It’s already been established that Rupert Sanders’ Ghost in the Shell, based on Masamune Shirow’s manga of the same name, is a box office dud, but just how big of a dud?

The Paramount/DreamWorks-Reliance film is expected to lose at least $60 million, according to Deadline, which spoke to film financiers about the project. The figure is based on a global box office projection of $200 million and an estimated production cost of $110 million and P&A (prints and advertising) cost of $140 million. The film has currently earned $72.5M worldwide.

While the film is acknowledged to have cost around $110M, some sources told Deadline that the actual cost of the film is more in the $180M range. If the latter production costs prove more accurate, then losses on the film will climb over $100M.

The Deadline piece identifies many reasons why the film won’t earn back its production and marketing costs. Some of those reasons will be familiar, like the film’s flawed marketing campaign and difficulties adapting anime for Western audiences, but there were other issues as well, such as a lack of corporate interest in the project at Paramount. The piece argues that the casting/’whitewash’ factor didn’t play as significant a role in the film’s failure as a variety of other factors.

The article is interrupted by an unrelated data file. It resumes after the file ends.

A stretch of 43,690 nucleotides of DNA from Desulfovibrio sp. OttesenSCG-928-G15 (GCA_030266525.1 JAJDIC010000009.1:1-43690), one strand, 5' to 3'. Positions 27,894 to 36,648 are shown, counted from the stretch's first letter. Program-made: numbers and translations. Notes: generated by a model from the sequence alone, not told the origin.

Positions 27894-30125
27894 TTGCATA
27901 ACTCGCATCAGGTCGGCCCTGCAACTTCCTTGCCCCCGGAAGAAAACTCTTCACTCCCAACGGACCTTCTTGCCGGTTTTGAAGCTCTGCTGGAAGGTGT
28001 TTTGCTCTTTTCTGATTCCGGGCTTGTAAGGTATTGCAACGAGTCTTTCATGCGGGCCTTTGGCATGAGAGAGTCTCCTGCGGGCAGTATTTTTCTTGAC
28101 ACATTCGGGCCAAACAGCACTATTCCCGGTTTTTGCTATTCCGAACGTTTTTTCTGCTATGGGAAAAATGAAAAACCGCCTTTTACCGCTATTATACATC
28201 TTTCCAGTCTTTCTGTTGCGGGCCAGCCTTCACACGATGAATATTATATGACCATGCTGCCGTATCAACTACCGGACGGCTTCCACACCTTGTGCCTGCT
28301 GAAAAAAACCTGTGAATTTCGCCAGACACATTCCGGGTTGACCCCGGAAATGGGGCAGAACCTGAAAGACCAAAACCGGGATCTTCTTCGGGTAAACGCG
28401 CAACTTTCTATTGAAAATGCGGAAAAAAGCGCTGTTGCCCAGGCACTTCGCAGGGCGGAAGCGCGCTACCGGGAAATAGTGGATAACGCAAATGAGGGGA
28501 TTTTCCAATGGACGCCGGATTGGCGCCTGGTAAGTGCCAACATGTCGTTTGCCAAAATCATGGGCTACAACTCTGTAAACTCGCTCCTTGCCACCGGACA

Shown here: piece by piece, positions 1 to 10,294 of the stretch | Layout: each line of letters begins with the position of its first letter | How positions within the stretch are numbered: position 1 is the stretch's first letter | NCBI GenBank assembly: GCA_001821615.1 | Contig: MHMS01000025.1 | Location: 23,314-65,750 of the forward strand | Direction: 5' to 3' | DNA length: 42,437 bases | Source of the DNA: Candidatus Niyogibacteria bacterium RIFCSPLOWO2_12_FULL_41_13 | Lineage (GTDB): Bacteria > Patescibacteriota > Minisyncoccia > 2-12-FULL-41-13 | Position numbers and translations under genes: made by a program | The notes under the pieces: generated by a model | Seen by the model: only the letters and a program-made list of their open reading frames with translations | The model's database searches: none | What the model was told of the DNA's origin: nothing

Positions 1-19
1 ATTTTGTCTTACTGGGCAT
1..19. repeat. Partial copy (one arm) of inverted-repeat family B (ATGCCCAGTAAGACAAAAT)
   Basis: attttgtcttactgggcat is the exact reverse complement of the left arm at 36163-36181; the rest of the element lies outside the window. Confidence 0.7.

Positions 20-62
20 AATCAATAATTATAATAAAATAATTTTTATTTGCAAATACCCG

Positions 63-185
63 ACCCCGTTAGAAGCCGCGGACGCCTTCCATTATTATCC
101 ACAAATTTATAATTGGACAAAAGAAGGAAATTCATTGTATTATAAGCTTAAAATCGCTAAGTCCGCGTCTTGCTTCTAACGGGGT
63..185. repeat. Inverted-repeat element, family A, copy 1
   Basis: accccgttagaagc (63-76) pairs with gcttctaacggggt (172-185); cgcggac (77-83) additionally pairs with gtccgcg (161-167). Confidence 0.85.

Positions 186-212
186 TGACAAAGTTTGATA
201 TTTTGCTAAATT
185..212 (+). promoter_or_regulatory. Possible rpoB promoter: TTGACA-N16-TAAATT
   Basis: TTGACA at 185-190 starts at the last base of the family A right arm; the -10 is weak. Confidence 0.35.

Deadline’s assessment runs counter to the opinions of those within Paramount, like the studio’s domestic distribution chief Kyle Davis who specifically acknowledged the casting (and subsequently poor reviews) as a factor in the film’s performance:

“We had hopes for better results domestically. I think the conversation regarding casting impacted the reviews. You’ve got a movie that is very important to the fanboys since it’s based on a Japanese anime movie. So you’re always trying to thread that needle between honoring the source material and make a movie for a mass audience. That’s challenging, but clearly the reviews didn’t help.”

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